When we get to Olivia’s house, she thanks me for dropping her off. I don’t want to step foot into her new house, so I’m glad she doesn’t ask me in. A house that I’m pretty sure my parents helped her and Roger buy. Her husband is quiet; he doesn’t say much around my family. Olivia probably tells him not to. I’m sure everyone gets the warning label read to them before they have to have any exposure to me.
I don’t really want to go inside, but I have to pee and it’s another fifteen minutes back to my parents’. Walking into Olivia’s house, I immediately notice that it smells heavily of cinnamon. Olivia burns those candle-oil things in every room.
Roger is sitting on the couch with a remote in one hand and a computer on his lap. When he notices us entering the room, he smiles up at his wife and then politely asks me how I’ve been. I say I’m the same as before, though I can’t remember the last time I actually saw him.
After a few minutes of awkward small talk, Olivia tells us that she’s going to put the baby to bed. She walks upstairs with a stuffed teddy bear in one hand and a bottle in the other. Roger barely glances at me as I walk by, looking at all of their stupid family pictures on the mantel above the fake fireplace. Roger stands up and walks into the kitchen—trying to avoid further conversation with me, no doubt.
In the last picture, their perfect little family poses in all matching white and black in a small wooden frame. Heading toward the kitchen, I find, hanging on the hallway wall in a big metal frame, a picture of Olivia and Roger on their wedding day. She’s so perfect in the picture: perfect hair, perfect makeup, and her dress is beautiful. A soft, silky white dress that touches the floor in a regal way. She looks like a princess, like she was made for that dress.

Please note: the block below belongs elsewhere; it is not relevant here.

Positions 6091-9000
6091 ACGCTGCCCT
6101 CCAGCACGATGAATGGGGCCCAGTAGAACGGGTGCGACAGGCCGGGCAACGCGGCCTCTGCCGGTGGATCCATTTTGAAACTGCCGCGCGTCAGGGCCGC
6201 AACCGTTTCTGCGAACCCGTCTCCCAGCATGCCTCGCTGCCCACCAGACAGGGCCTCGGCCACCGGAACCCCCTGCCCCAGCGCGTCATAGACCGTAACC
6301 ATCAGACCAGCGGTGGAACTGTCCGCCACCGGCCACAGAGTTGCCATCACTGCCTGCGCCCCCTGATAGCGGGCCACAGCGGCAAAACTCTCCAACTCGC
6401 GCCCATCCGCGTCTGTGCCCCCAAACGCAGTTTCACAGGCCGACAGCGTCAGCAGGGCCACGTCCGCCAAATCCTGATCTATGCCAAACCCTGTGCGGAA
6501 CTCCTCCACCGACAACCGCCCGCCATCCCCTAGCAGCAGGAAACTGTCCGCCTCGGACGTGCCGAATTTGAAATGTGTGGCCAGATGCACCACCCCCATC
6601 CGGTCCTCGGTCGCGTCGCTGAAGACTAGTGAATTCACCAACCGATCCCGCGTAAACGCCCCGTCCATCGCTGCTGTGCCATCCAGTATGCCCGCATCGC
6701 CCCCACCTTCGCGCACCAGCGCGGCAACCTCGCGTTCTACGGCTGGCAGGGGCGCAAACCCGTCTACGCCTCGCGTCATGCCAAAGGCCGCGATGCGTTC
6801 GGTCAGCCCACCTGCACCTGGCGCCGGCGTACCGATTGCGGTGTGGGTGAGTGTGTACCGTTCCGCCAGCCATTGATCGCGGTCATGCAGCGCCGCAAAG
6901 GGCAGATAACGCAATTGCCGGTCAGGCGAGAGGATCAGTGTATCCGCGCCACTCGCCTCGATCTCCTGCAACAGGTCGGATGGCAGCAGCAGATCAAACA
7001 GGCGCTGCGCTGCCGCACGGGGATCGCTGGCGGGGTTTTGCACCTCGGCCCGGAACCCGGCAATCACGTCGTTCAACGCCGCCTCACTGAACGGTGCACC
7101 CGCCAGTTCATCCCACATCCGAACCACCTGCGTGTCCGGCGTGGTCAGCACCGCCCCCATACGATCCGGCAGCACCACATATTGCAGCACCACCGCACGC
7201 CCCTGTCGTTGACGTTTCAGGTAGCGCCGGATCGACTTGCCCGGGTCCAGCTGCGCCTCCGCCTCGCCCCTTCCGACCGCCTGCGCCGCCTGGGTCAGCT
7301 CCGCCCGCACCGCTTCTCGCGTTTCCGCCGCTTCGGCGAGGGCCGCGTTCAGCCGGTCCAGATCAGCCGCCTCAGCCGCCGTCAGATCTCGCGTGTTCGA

Her dress is the exact opposite of my would-be prom dress. The dress I was supposed to pick up tonight is made from black cotton and tulle. The bodice is tight, lined with lacy tulle along the edges of the star-shaped skirt. It’s a dress that, thanks to Olivia, I’ll never have. I find myself wishing I had a bucket of black paint to ruin her stupid, perfect dress. I look to the next photo on the wall and stop at a picture of Roger, his arms wrapped around Olivia’s pregnant stomach.
She ruined my prom dress. I’ll ruin her wedding dress.
When I walk into the kitchen, Roger is standing in front of the fridge, his face buried inside and hidden by the doors. I tap my hand against the stone counter to get his attention. The moment he turns around, I tug on the hem of my shirt, exposing a nice amount of my cleavage to him. He inhales and then lets out a little cough.
I smile. I bet my sister hasn’t fucked her husband since she popped out his baby.
“Sorry.” I wrap my hair around my finger as Roger’s eyes try not to run down my legs, taking in my fishnet hose.
“Hi,” I say, and keep walking toward him.
My heart is racing and I don’t know what the fuck I’m doing, but I’m pissed off at my sister and I’m fucking tired of her getting everything and I’m thinking of how everything is always about perfect Olivia and nothing is ever mine and so she shouldn’t have anything that’s hers either. Especially not a cute and loyal puppy of a husband.